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Figure 2. Coastal transitional systems considered in this study: (a) Minho estuary; (b) Lima estuary; (c) Neiva estuary; (d) Cávado estuary; (e) Ave estuary; (f) Leça estuary; (g) Douro estuary; (h) Esmoriz; (i) Aveiro coastal lagoon; (j) Mondego estuary; (k) Liz estuary; (l) Óbidos coastal lagoon; (m) Tagus estuary; (n) Albufeira coastal lagoon; (o) Sado estuary; (p) Santo André coastal lagoon; (q) Mira estuary; (r) Alvor estuary; (s) Aráde estuary; (t) Ria Formosa coastal lagoon, and (u) Guadiana estuary.

TABLE 3
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Table 3. Trophic state threshold standard for phosphate, dissolved inorganic nitrogen (DIN), chlorophyll a (Chl a), dissolved oxygen (DO), and nitrate and nitrite concentration, following Salas et al. (2008) and Primpas and Karydis (2011).

TABLE 4
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Table 4. Sediment contamination level threshold standards for trace elements and organic contaminants, following Annicchiarico et al. (2011).

Manual classification of the samples was done based on Tables 3, 4 thresholds using two approaches: averaging and worst-case scenarios. Each variable was classified from 1 to 3 according to its value and the correspondent threshold range. For the trophic classification state, only five of the 12 features available have their threshold predefined according to Salas et al. (2008). Nevertheless, the remaining values are typically measured and framed within the same analysis, as the variables used for trophic classification heavily depend on the remaining variables. In short, these supplementary variables are not used in the classification system, but they are key to understand the cause of the observed changes. Variables were classified according to their trophic classification with 1 (if the variable has values within the oligotrophic ranges), 2 (if the variable has values within the mesotrophic ranges), or 3 (if the variable has values within the eutrophic ranges). For contamination classification, a similar approach was taken, but integrating all the available independent and measured features: variables were classified with 1 (if the variable has values within the low potential for specific adverse biological effects ranges), 2 (if the variable has values within the middle potential for specific adverse biological effects ranges), or 3 (if the variable has values within the upper potential for specific adverse biological effects ranges). For overall sample classification using the averaging approach, variable classification was averaged and rounded to the unit. For applying the worst-case approach, samples were classified according to the variable with worst classification, based on the “one out, all out” principle of the WFD (European Commission EC, 2000).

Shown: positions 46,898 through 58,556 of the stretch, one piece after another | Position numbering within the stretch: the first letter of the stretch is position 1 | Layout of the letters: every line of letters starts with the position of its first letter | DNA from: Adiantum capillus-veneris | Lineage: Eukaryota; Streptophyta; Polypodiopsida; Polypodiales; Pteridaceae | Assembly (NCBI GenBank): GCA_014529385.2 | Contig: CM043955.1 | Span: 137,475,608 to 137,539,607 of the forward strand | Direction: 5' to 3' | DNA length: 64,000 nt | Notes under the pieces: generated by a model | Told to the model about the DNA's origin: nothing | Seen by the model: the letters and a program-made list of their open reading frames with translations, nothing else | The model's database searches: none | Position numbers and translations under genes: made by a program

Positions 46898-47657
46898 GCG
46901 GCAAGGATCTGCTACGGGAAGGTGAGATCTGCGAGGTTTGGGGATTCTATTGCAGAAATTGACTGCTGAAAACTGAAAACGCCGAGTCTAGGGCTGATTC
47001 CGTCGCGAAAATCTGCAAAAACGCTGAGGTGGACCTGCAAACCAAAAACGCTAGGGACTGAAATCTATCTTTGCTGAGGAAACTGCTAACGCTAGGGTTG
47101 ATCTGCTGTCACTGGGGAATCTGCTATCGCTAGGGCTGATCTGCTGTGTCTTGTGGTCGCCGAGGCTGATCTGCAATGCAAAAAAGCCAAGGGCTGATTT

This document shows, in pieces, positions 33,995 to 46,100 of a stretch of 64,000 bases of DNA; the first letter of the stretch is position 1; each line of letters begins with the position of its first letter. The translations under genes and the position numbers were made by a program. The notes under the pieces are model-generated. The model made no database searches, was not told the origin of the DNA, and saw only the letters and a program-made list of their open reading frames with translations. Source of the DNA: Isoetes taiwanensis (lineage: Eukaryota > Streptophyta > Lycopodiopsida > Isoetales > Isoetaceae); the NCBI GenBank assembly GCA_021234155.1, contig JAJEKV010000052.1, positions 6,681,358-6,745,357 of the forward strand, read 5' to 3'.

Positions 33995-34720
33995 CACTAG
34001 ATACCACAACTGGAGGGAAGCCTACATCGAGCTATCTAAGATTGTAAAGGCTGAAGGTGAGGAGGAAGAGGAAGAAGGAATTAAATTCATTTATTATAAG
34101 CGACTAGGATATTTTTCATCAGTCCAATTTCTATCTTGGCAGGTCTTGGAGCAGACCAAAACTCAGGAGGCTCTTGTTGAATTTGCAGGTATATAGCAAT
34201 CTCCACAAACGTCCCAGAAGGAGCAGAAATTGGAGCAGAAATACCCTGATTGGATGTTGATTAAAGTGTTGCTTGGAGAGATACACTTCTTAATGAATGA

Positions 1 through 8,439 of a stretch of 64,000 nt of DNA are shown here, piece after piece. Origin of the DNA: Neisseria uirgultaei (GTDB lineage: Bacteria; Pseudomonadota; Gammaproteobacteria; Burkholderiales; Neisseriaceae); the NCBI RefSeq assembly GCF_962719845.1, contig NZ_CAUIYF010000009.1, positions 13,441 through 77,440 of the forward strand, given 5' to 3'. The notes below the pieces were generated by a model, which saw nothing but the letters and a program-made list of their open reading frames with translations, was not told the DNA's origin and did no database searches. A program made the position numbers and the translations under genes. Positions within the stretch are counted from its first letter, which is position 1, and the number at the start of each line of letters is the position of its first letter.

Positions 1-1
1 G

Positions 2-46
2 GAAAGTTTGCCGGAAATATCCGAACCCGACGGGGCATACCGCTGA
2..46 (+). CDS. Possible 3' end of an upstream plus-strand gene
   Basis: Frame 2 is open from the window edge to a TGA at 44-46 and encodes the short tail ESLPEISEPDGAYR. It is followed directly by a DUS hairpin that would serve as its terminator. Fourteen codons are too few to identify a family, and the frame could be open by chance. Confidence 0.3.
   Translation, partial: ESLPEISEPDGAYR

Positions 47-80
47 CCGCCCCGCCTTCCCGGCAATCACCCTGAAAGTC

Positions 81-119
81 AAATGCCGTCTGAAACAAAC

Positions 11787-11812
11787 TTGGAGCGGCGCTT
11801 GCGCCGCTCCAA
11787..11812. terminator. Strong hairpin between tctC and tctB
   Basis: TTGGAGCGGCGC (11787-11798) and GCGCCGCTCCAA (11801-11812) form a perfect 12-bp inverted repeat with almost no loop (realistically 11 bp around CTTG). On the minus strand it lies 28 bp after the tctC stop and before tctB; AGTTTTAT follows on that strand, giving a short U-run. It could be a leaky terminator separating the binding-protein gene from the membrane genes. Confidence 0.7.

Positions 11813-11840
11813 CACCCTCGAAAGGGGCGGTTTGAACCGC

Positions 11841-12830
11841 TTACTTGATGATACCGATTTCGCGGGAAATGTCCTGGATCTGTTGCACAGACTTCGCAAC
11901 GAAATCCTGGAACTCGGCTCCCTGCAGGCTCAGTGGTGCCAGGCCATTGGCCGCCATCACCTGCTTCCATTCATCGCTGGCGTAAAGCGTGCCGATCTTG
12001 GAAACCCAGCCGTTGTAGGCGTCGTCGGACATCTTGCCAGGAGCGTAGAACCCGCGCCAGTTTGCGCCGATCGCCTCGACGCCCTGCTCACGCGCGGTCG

Feature Selection